With the percentage of LGBTQ series regulars reaching a record high in the current television season, GLAAD is now urging the TV industry to increase its LGBTQ representation to 20% by 2025. And according to the panelists discussing the result of the media advocacy group’s annual TV report at United Talent Agency on Thursday, increasing the amount of on-screen inclusion is a matter of creating more off-screen inclusion as well.
“I’ve been seeing a lot more nuance in storytelling,” said “9-1-1: Lone Star” actor Brian Michael Smith, who is trans, “especially around the trans and trans-masculine characters I’ve been able to see on TV. We’ve come a way since the tipping point… and I feel like a lot of that has to do with not having people write for queer characters, but having queer people write in the room.”
The panel, moderated by Deadline reporter Dino-Ray Ramos, heard from Smith, “One Day at a Time” showrunner Gloria Calderon Kellett, “Carol’s Second Act” actor Sabrina Jalees, “Supergirl” actor Nicole Maines, UTA television agent Jacob Fenton, and GLAAD president and CEO Sarah Kate Ellis.
“I think it’s really about empowering queer voices,” said Calderon Kellett. “I know that the story lines on our show are made excellent because we have a largely queer staff, and I think that it is lifting up those voices and making sure that they’re learning the process of showrunning, which is really important to [co-showrunner] Mike Royce on our show.”
The hope, she said, is that her show’s staff writers will become showrunners themselves, noting that she “had to create a TV show to see myself on TV.”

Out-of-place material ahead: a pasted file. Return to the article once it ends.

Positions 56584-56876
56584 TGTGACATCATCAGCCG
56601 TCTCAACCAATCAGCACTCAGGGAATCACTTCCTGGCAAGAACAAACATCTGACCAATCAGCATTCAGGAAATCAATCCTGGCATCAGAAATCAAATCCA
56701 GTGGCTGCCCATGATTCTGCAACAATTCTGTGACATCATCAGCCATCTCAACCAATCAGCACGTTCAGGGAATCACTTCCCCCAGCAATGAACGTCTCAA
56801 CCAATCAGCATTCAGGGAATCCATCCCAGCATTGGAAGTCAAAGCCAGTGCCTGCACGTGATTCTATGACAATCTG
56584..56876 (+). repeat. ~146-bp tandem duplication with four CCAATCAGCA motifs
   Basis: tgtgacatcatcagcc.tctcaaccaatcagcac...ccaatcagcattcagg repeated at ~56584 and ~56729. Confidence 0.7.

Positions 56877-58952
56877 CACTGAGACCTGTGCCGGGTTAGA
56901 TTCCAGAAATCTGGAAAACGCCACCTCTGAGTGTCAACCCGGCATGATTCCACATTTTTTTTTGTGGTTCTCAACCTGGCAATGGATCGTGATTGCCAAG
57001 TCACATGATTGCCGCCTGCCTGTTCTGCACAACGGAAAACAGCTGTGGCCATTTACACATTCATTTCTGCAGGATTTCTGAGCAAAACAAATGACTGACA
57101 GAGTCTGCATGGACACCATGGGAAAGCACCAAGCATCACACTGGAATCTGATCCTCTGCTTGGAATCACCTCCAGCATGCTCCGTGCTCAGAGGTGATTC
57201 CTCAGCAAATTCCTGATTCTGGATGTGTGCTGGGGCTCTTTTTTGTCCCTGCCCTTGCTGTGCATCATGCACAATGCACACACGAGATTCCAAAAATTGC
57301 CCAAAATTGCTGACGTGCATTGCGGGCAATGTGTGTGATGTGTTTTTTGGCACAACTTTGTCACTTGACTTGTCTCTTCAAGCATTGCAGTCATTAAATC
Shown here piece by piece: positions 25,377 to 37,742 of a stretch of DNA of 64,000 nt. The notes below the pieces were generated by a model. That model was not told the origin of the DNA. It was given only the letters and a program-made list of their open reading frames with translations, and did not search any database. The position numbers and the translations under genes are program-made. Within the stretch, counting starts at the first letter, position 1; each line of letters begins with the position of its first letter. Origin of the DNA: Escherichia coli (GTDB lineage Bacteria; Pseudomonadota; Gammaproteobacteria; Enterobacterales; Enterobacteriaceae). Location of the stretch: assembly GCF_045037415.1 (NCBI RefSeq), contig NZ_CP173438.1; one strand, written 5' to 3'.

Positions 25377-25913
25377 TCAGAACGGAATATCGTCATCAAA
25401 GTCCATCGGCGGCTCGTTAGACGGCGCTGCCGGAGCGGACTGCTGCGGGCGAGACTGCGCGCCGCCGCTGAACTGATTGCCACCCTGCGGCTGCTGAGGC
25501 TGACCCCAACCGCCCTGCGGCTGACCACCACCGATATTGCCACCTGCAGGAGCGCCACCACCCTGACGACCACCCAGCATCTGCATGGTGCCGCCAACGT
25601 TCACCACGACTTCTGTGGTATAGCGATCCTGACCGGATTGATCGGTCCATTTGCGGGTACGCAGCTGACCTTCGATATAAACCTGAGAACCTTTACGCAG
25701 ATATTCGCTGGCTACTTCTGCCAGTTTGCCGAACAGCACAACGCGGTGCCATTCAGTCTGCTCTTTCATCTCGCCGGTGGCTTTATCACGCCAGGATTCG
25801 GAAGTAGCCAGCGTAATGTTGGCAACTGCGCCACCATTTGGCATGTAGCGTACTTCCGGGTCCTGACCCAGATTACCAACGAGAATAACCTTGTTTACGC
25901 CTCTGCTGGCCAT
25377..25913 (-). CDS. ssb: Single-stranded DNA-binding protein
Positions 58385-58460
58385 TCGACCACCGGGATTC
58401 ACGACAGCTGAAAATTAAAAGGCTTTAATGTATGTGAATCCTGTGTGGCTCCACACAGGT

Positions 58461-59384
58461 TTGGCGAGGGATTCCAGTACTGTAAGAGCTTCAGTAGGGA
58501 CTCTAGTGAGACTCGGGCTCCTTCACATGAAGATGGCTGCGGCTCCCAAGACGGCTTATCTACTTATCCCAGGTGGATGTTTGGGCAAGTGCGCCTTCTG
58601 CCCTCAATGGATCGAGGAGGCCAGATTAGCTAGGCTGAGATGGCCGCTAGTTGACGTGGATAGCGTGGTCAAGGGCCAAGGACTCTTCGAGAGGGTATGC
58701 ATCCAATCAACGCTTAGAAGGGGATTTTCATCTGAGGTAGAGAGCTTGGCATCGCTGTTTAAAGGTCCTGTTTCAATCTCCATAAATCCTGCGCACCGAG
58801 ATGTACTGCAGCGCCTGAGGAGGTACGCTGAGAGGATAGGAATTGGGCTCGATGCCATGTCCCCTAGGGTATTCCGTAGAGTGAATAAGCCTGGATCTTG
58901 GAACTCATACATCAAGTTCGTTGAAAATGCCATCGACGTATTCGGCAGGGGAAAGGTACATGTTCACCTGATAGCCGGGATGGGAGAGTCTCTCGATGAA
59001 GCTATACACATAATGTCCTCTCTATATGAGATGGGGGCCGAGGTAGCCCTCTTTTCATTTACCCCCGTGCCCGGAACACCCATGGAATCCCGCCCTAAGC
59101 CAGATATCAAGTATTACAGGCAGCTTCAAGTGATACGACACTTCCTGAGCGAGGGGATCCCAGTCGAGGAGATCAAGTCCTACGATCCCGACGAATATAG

Jalees, whose background is in standup comedy, said that she’s been in writers’ rooms where she “felt like the diversity hire,” and conversely been in rooms where she felt like she was there because she had a story to tell. Building off of the realism of real-life experiences is “what brings [LGBTQ} stories to 100% of the demo,” she said.
“Big Mouth” co-creator Nick Kroll and others on the show, for instance, have a genuine desire to be inclusive of the community, added Jalees, who has also served as a writer on the Netflix animated series.
“They realize that they’re building a world around them that their kids are going to see on TV, that it makes a huge, huge impact,” she said.
GLAAD, which broke down in its annual report the state of LGBTQ representation on the small screen, is now calling upon the industry to ensure that half of all LGBTQ characters are people of color.
Smith is “over the moon” about playing a black, trans, out real-life hero as a first responder on Fox’s “9-1-1: Lone Star,” he said, and feels an “incredible responsibility” for the role.
And for many viewers across America, watching Smith as a first responder, Jalees as a doctor or Maines as a superhero may be their introduction to either a character or an actor from the LGBTQ community. Maines, the first trans superhero on television, said that what’s been most “shocking” to her is the support she’s received from “Supergirl” fans outside the LGBTQ community.
“Its really heartening for me to see that our characters are resonating with people outside the community,” she said. “I think that’s really powerful and speaks to how, as a society, we’ve come a long way.”